It is perhaps worth emphasizing here that for defendant to prevail, the jury need not find beyond a reasonable doubt that the defendant's belief was honest and reasonable. Rather, if any evidence raising the issue of self-defense is adduced, either in the State's or the defendant's case, then the jury must be instructed that the State is required to prove beyond a reasonable doubt that the self-defense claim does not accord with the facts; acquittal is required if there remains a reasonable doubt whether the defendant acted in self-defense. See State v. Abbott, 36 N.J. 63, 72 (1961). See generally State v. Chiarello, 69 N.J. Super. 479 (App. Div. 1961).

[Id. (emphasis added).] See also State v. Fair, supra, 45 N.J. at 91 (quoting State v. Abbott, 36 N.J. 63, 72 (1961)); Cannel, Criminal Code Annotated, comment 3 on N.J.S.A. 2C:2-4; comments 2 and 3 on N.J.S.A. 2C:1-13 (1997).

While we find no decision by a New Jersey court adopting the holding of Wilson v. Tard, this case calls for such a ruling before any retrial. The critical holding of Wilson is that once the defendant, as here, presents evidence of a reasonable mistake of fact that would refute an essential element of the crime charged, the State's burden of proving each element beyond a reasonable doubt includes disproving the reasonable mistake of fact.

In the case before us, in advancing the argument that he had reasonably believed that the gun was unloaded when he pulled its trigger, petitioner had raised a defense whose proof would negate the mental element necessary to constitute manslaughter. Thus, under Mullaney he should have borne only the burden of raising the issue, not that of proving it. The state was required to refute this defense beyond a reasonable doubt as an inseparable part of proving beyond a reasonable doubt that petitioner had acted recklessly and thus was guilty of manslaughter.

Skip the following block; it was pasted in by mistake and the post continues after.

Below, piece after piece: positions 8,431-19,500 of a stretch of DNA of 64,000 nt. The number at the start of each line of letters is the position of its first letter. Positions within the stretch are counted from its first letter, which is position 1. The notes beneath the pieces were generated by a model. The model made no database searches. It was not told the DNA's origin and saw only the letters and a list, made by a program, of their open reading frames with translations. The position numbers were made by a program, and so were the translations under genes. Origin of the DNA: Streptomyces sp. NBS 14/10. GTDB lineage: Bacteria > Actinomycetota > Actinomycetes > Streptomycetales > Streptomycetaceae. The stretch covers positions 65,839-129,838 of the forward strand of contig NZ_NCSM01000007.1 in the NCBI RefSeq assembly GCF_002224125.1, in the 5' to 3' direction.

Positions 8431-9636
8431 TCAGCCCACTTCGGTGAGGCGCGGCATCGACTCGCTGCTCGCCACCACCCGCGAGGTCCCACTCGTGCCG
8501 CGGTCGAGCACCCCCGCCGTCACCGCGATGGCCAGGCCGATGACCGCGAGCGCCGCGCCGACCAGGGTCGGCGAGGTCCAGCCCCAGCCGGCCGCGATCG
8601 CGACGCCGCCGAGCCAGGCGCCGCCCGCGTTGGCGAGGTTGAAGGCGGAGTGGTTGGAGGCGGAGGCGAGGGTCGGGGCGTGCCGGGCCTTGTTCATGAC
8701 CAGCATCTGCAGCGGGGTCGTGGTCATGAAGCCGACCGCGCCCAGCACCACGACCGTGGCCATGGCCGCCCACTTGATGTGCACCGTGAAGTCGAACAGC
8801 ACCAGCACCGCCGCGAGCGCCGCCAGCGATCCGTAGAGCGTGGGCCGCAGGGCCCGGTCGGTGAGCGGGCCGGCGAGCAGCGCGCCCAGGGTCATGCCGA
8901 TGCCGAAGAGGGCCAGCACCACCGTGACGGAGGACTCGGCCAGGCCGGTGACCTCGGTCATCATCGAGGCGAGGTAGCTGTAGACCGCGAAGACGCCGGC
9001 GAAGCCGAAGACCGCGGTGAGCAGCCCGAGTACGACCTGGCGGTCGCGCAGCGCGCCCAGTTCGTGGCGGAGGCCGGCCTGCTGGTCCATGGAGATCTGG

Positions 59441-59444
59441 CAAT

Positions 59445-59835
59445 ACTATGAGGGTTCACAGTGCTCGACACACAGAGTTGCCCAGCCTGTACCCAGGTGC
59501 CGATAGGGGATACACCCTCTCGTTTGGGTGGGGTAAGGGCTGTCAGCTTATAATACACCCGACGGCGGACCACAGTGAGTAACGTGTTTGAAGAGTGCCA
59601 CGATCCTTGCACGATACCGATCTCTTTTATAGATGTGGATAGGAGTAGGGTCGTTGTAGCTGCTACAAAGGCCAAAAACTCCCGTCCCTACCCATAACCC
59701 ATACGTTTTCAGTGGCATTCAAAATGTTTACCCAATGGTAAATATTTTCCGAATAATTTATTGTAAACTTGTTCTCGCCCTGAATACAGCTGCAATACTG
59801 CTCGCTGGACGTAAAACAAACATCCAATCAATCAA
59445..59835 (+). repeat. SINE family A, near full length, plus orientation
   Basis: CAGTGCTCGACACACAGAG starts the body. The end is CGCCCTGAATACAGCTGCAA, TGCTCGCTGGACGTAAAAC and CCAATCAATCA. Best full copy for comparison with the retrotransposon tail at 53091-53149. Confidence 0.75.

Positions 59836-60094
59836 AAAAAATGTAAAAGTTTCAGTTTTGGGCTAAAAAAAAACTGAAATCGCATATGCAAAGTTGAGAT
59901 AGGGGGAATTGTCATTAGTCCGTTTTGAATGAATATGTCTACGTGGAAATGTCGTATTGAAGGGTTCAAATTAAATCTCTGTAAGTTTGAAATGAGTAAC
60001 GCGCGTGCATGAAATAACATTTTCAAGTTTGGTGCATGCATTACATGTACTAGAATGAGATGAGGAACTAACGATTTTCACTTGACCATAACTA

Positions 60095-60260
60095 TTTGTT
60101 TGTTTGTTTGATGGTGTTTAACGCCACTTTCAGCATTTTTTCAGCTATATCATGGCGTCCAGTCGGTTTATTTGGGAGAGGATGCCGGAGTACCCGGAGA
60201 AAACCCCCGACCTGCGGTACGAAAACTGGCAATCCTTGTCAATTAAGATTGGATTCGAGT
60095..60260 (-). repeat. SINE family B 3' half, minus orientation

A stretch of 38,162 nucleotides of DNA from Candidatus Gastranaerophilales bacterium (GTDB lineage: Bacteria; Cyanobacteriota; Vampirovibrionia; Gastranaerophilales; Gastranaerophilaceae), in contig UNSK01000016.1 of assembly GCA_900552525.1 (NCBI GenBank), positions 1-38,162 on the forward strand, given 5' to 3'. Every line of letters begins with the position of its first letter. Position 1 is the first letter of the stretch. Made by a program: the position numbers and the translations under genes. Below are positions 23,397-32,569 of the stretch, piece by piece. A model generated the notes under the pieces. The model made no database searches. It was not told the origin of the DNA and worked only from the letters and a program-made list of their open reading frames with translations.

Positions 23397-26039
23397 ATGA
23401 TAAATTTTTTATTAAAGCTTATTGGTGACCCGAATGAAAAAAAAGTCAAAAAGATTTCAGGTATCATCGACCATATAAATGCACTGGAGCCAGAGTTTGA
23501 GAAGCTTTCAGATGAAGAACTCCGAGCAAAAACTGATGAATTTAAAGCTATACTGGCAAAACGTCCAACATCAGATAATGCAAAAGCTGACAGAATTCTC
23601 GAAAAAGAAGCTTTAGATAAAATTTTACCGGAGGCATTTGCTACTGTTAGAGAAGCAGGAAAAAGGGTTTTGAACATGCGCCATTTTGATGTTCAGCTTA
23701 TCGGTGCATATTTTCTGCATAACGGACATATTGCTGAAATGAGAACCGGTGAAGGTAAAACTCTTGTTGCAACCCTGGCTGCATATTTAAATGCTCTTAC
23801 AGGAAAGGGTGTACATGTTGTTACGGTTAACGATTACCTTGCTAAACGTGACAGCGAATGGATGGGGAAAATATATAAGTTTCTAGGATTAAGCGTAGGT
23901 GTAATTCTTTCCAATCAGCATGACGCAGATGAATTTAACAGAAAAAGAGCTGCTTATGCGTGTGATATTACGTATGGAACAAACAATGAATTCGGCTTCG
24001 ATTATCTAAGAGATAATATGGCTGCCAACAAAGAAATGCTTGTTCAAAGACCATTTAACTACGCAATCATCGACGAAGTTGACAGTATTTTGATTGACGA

[Wilson v. Tard, supra, 593 F.Supp. at 1096.]

The State's burden with respect to the mistake of fact defense to negate the reckless state of mind for a manslaughter conviction is no less compelling than the burden of disproving a reasonable perception of risk to justify a homicide. The burden is comparable to that required where a defendant presents credible evidence of diminished capacity to negate mens rea. See Humanik v. Beyer, 871 F.2d 432, 440 (3rd Cir.), cert. denied, 493 U.S. 812, 110 S. Ct. 57, 107 L. Ed. 2d 25 (1989).

[I]n the situation where the element of the offense and the so-called "affirmative defense" pose the same ultimate issue and a state places the burden of persuasion on the defendant with respect to that ultimate issue. . . . [T]he relevance of the subsidiary facts in the case are the same and the sole significance of the defendants' evidence concerning the so-called "affirmative defense" is to create a reasonable doubt about the existence of an element of the offense. In this context, as the Supreme Court of New Jersey recognized in both Breakiron[ *fn5 ] and Zola[ *fn6 ], it is not constitutionally permissible under Winship[ *fn7 ] and Martin[ *fn8 ] to charge the jury that the defendant has the burden of proving his defense by a preponderance of the evidence.

The same is true where a defendant offers evidence of having acted in the heat of passion, to disprove the purposeful state of mind for a murder conviction. See Mullaney v. Wilbur, 421 U.S. 684, 95 S. Ct. 1881, 44 L. Ed. 2d 508 (1975). See also State v. Powell, 84 N.J. 305, 315 (1980). As the New Jersey Supreme Court said in State v. Bowens, 108 N.J. 622, 632 (1987):